This story is read aloud at: https://youtu.be/243GF2NKuUY?t=18
Synopsis: Courage–against her domineering sister–is gained by a once weak spirited woman.
Some people are like clouds—when they disappear, it’s a brighter day. September 16 of 1888 is the day that Phyllis would always consider her sunny independence day, thanks to the bravado of her daughter, Lettie.
Carmen came to live with them after Carmen’s husband of twenty years had passed away. It was supposed to be temporary—maybe a few weeks, said Carmen.
Phyllis politely said, “Take as long as you need,” but secretly hoped for as short a time as possible.
Guilt about her one-time youthful indiscretion made Phyllis particularly antsy. Phyllis had had her daughter out of wedlock. She’d embarrassed the family horribly. So she and Lettie had been outcasts.
But Carmen and Phyllis had never really gotten along even before that. Carmen was dominant of the children living in a dugout near Ben Ficklin’s stage station. And Phyllis wouldn’t stand up for herself.
Mama and Papa had reprimanded Carmen for years, but Phyllis was like the runt of the litter.
Lately, however, Phyllis nightly would think of all kinds of comebacks in response to Carmen’s offenses of the day. Unfortunately, she normally couldn’t think of anything sharp to say at immediate transgressions, until that September 16 in San Angelo. Prior to that day, she’d think of a retort only in the middle of the night.
When Carmen had said, “You run your dress shop shabbily,” Phyllis should have responded with, “I’m returning your nose. I found it in my business.”
Or when Carmen had said, “Too bad you never married, like I did,” Phyllis could have responded, “It doesn’t matter who I was, only who I’ve become.”
If only she’d thought of it. Why couldn’t she defend herself?
Was Phyllis afraid of change or of losing power struggles?
Phyllis’s daughter, Lettie, was stunned at the awkwardness between the two. Lettie, being nineteen, was ever the witty one when Carmen was in a derogatory mood. All three women would be in the dress shop sewing gowns for ladies going to the Railroad Celebration Ball, and Carmen would become venomous at the exertion.
Carmen said, “You both should open a smaller shop on Chadbourne Street so that you would pay less rent. Then I wouldn’t have to sew.”
Lettie countered, “Thanks for your two cents, but I’ll give you a quarter to shut up. If anything, we need a larger room for all of the sewing we’re doing.”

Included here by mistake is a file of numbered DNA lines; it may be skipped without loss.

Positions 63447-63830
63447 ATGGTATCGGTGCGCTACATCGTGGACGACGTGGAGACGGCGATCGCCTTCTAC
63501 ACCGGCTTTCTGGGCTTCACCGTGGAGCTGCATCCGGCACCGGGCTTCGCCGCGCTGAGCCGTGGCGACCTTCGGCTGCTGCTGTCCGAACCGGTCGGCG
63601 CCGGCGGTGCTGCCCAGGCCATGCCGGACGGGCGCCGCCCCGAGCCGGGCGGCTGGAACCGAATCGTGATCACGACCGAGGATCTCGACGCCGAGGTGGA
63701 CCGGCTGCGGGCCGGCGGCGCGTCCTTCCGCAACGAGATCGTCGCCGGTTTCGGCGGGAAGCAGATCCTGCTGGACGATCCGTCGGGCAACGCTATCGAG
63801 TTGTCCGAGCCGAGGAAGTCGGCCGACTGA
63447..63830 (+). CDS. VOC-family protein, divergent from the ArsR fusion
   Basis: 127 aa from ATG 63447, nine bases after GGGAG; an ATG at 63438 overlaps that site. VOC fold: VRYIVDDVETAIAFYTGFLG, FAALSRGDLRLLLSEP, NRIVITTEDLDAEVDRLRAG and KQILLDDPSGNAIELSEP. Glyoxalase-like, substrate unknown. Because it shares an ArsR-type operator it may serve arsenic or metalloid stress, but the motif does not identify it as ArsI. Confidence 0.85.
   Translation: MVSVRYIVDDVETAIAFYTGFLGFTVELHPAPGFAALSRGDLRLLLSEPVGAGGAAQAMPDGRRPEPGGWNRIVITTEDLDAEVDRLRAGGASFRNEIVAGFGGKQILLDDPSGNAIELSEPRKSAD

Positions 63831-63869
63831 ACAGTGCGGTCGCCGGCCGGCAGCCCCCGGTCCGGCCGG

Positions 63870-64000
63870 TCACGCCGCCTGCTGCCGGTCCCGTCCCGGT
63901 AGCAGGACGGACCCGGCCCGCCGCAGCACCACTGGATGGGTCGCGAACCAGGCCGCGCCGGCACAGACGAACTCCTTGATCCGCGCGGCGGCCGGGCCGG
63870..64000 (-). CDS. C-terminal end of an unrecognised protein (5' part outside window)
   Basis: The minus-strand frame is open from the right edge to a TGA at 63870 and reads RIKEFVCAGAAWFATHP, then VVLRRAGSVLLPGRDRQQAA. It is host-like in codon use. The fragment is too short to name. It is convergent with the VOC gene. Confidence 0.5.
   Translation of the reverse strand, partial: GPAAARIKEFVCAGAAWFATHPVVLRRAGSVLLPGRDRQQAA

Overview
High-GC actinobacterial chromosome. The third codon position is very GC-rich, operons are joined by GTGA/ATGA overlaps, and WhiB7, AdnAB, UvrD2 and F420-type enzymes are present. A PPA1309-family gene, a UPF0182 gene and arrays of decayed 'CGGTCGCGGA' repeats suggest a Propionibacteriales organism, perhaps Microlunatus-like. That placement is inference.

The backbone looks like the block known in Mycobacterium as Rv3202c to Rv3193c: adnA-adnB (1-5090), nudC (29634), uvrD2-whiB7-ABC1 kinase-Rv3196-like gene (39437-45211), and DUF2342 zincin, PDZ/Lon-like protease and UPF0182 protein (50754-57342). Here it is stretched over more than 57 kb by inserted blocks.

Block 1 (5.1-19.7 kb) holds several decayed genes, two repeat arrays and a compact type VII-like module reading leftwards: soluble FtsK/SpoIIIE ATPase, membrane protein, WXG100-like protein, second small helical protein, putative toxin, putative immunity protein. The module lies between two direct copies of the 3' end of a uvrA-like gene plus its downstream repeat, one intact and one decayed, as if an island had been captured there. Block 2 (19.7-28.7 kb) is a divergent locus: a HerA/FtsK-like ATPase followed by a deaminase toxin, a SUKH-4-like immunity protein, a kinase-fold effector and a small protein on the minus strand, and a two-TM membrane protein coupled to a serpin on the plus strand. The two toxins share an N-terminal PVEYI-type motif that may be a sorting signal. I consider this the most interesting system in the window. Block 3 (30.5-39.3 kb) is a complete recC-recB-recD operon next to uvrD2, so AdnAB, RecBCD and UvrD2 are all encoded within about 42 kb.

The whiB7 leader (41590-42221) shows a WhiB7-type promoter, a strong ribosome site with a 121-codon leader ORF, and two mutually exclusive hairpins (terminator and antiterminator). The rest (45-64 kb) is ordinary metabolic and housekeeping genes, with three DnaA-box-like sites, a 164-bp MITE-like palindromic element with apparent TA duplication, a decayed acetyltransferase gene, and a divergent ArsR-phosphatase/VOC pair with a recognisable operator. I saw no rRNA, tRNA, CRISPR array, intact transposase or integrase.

Carmen said, “No work for me. My pretending to listen should be enough for you.”
Furious, Lettie responded, “I hope your day is as pleasant as you are.”
This kind of back and forth between Lettie and Carmen annoyed Phyllis. She was thankful that Lettie armored herself, though. Phyllis was certain that toxic people, such as Carmen, don’t even realize how much they hurt others. Or do they?
Phyllis began to daydream:
—Somewhere in the world smart people were coming up with amazing quotations to address living with a narcissist such as Carmen.
—Somewhere in heaven was the father of her daughter who said he loved both of them, with all his heart.
—Somewhere in the folds of the skirt she was pleating, was the boredom that gave her time to wistfully remember his kisses and passion.
—Somewhere in the past nineteen years she’d hidden her secret from everyone.
The daydream was interrupted.
“I said, ‘Every time I sit here, I have a fierce desire to be alone!’” repeated Carmen to Phyllis.
“Prearranged nuptials, hatred of intimacy and lack of children have made me a loner,” she added as she scooted her chair away from Lettie and Phyllis. “I much prefer to be back at my ranch in the open air. I don’t like being confined to a room with boring work.”
“Some people create their own storms and then get upset when it rains,” countered Lettie. “If you don’t like being here, why don’t you just go back to your ranch?”
“How can I expect my sister to raise you properly when she herself got pregnant at the same age that you are currently. I should take you, Lettie, to the ranch. In fact,” as if thunderstruck she said, “we will go!”
Lettie said, “I didn’t realize you were an expert on my life and how I should live it!”
And so Carmen lectured the two of the advantages of living on a secluded ranch in West Texas.
Phyllis couldn’t help but wonder how she would survive without Lettie in her daily life. Phyllis loved Lettie with her whole being. Carmen was certainly never going to take her away—right?
When Carmen made up her mind to take Lettie back to the ranch with her, Phyllis had had enough. Anger heated her core.
Phyllis would have to put Carmen in her place.
Carmen said, “You look as red as a rose, Phyllis. But you know this arrangement would be the best for Lettie.”
Finally valor came to Phyllis.
“Since you know it all, you should know when to shut up!” Phyllis raged as she surprised herself with her seriousness.
Carmen shouted, “Your problem is not knowing that you are the problem!”
“Keep rolling your eyes, you might find a brain back there.” Phyllis let her have it.
During the exchange between the sisters, Lettie sat in wonder and admiration of her mother’s sudden bout of nerve.
Carmen stood up and said, “They say opposites attract. I hope you meet someone who is good-looking, intelligent, and cultured like my Ray, while I take Lettie to the ranch with me.”
Lettie no longer amused, thrashed out of the building in irritation.
Both women were aghast at how they’d been talking about Lettie as if she wasn’t even present in the room.
“Ray gave me twenty good platonic years at the ranch. I guess you missed the boat when it came to men. Ray gave me everything except a child. So I’ll take yours.” Carmen said.
Phyllis finally said what had been on her mind for nineteen years, “Ray also gave me everything I needed.”
“What was THAT?” countered Carmen.
“He gave me Lettie,” shouted Phyllis truthfully and triumphantly.
And THAT was THAT!